That summer changed my reading life. I've never looked back since.

Speed reading is extremely helpful. You go through all your class required reading in a matter of days. You can finish the newspaper in the morning, which is the only way to read it, methinks. Everything goes by in a flash. And you really have more time to do other stuff, which in my case is to read more stuff.

Lately, however, I've come to realize that perhaps it's time to it slow. Not just in reading but in most of my routine activities. What's the point of all this hurrying? Why do I need to rush things that I find enjoyable? It's bad enough that I have to constantly meet deadlines at work, so I don't want to make speed a de facto in other aspects of my life. So consciously I've been trying (with moderate success) to read more slowly, to take my time enjoying the food in front of me, to jot down things in a notebook, to walk more leisurely.

No matter how fast I read, I'm never going to read all these great works of literature. I've gotten comfortable having my to-be-read pile around. Besides, there are books that are worth every hour your spend with them—the flowery prose of Proust, the sublime poetry of Czesław Miłosz and Seamus Heaney (still my favorite poets), the Gothic romance of Jane Eyre, and the fluid narrative of José Saramago, just to name a few.

Let me tell you, dear reader, you do feel more relaxed when you deliberately take things slow. (I even noticed that my pores have become smaller.) More importantly, you get to enjoy your reading material more. Like this debut novel by Edan Lepucki, the post-apocalyptic California. This novel had quite a buzz going for it last year, especially after Stephen Colbert featured it in the light of that Amazon-Hachette debacle. Ergo, it jumped into the bestseller lists. The New York Times even said that it won the "literally lotto."

California is fantastic post-apocalyptic fiction. What sets it apart from other works in this genre is its deliberate pace. Lepucki focuses the story on how a couple, Frida Ellis and Calvin Friedman, survives in Los Angeles, which has now been totally devastated. It's a sad novel really; you know that things wouldn't really end well for our main characters. The world has become cruel, one where being pregnant is a liability and your acceptance to a community comes down to a vote.

There's a sense of dread in the pages of California. Lepucki never really discloses why the world has come to an apocalypse, which is a very good decision in my opinion. I felt a good mix of paranoia and horror reading it. Somehow, you get a sense that what's happening in California can really happen. I do hope that I'm dead when that time comes. I wouldn't last a second in there anyway.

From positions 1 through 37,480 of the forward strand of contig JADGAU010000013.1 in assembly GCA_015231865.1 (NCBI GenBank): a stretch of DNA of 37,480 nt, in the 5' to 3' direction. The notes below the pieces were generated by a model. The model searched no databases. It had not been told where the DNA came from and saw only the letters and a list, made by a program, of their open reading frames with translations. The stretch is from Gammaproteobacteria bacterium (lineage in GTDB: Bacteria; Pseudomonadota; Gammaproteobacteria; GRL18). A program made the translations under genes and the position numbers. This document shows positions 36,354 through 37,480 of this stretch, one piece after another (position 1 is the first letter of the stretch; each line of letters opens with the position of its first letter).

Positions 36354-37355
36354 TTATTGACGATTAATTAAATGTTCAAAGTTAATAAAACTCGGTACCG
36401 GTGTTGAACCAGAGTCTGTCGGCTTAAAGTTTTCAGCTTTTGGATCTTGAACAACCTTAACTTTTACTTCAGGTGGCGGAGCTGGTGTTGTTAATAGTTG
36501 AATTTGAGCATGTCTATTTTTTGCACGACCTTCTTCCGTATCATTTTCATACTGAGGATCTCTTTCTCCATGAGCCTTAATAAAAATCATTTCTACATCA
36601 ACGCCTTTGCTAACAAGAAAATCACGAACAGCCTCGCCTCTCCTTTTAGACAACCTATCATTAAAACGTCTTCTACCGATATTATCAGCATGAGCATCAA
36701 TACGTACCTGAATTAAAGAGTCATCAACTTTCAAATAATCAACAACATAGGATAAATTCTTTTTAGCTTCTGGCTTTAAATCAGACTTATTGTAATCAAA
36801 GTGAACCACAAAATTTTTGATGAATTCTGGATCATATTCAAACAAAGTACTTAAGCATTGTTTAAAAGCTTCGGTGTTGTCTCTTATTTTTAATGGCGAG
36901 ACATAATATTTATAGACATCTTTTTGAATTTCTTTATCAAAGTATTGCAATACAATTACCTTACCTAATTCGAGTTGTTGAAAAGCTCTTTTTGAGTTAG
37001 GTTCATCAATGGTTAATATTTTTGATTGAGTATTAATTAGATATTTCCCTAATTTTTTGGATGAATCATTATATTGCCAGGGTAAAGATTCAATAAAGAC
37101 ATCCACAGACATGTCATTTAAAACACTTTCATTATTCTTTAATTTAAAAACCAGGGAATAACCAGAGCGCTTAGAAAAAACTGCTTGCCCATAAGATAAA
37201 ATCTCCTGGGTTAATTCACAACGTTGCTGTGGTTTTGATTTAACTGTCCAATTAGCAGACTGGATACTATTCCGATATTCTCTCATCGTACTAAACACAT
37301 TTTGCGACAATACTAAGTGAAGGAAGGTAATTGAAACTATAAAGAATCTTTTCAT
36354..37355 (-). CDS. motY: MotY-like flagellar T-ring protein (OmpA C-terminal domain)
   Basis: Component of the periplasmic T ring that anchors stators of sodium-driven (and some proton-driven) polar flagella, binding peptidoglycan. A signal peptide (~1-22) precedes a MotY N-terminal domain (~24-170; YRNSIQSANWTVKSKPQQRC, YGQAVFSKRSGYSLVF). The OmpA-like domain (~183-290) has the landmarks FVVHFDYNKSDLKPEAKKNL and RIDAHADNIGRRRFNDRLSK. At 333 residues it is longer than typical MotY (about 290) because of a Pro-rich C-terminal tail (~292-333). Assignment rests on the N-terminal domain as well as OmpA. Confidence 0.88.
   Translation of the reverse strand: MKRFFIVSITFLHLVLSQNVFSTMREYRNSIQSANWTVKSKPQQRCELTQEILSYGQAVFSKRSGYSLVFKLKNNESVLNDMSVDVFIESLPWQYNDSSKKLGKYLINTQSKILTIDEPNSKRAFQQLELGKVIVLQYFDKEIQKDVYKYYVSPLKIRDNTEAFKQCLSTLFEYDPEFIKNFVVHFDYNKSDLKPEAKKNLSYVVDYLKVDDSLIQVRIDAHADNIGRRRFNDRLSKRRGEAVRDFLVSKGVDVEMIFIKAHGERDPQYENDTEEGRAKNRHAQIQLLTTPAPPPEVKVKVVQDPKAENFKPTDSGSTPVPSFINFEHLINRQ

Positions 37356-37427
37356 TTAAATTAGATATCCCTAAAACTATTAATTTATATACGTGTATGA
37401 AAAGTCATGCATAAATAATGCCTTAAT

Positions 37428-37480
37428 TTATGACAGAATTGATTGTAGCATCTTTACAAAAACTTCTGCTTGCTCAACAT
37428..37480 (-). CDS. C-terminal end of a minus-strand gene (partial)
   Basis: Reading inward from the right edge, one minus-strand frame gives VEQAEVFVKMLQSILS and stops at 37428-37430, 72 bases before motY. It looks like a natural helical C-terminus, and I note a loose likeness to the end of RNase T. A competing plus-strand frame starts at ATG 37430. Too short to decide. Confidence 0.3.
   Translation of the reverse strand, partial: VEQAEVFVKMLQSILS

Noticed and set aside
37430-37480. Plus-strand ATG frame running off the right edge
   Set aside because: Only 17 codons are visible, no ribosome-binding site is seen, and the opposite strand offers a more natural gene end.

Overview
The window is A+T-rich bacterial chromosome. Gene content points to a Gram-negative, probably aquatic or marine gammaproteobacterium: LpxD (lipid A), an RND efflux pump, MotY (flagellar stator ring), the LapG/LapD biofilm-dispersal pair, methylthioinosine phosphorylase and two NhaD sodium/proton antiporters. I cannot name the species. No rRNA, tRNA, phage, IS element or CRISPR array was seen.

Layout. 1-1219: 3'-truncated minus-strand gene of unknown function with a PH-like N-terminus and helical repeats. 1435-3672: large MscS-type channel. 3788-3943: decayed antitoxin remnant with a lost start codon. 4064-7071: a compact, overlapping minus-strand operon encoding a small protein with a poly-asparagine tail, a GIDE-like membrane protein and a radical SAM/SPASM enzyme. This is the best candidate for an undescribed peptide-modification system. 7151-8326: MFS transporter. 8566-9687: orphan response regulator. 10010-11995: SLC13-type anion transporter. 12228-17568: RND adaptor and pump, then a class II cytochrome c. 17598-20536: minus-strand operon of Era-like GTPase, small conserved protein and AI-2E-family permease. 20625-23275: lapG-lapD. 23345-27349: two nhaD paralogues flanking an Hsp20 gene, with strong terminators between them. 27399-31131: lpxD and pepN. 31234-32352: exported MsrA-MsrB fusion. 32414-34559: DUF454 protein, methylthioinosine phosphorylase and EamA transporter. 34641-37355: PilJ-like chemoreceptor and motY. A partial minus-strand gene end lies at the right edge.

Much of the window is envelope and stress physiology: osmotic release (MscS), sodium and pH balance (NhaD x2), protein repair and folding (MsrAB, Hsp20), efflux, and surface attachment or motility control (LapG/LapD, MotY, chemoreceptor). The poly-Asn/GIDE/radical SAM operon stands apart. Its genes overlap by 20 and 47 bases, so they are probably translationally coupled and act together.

My obsession over coloring books continues.
So happy that I finally have Johanna Basford's works.
These are quite difficult to find in bookstores lately.
Even my 8-year-old niece has taken to them coloring pages.
She has no fear of intricate and very detailed illustrations.
Speaking of slow, this took me more than 5 hours to color.
Not 5 straight hours though. Otherwise, calluses.
(From the Secret Garden coloring book)
I've also taken the habit of taking things slow to other small things. Last weekend, we went to a local crafts fair, and it gave me a few ideas to try out. I have no delusions of becoming the next Martha Stewart though.
Those pre-arranged bouquets can be quite expensive, so R opts to buy flowers in bulk.
Besides, I think he enjoys being a florist. Hehehehehe.
I bought this lime liqueur last weekend, and it's divine.
I am loving all things citrus lately—the refreshing scent, the clean taste, the vibrant colors.
I tried adding a splash of this liqueur to sparkling water.
My own "slow" fizzy lime drink without the sugar. Win.

Wednesday, August 5, 2015

Why some people are just awesome

Because they can make really beautiful things. Like R, who took the time and effort to make this artwork by hand.

It's something that I can print out and color! Yes, that's me—mustache, beard, reading glasses, curly hair, and all.

This artwork is actually a preview of what's going to happen soon with the layout of this blog. After all, this site seriously needs a facelift.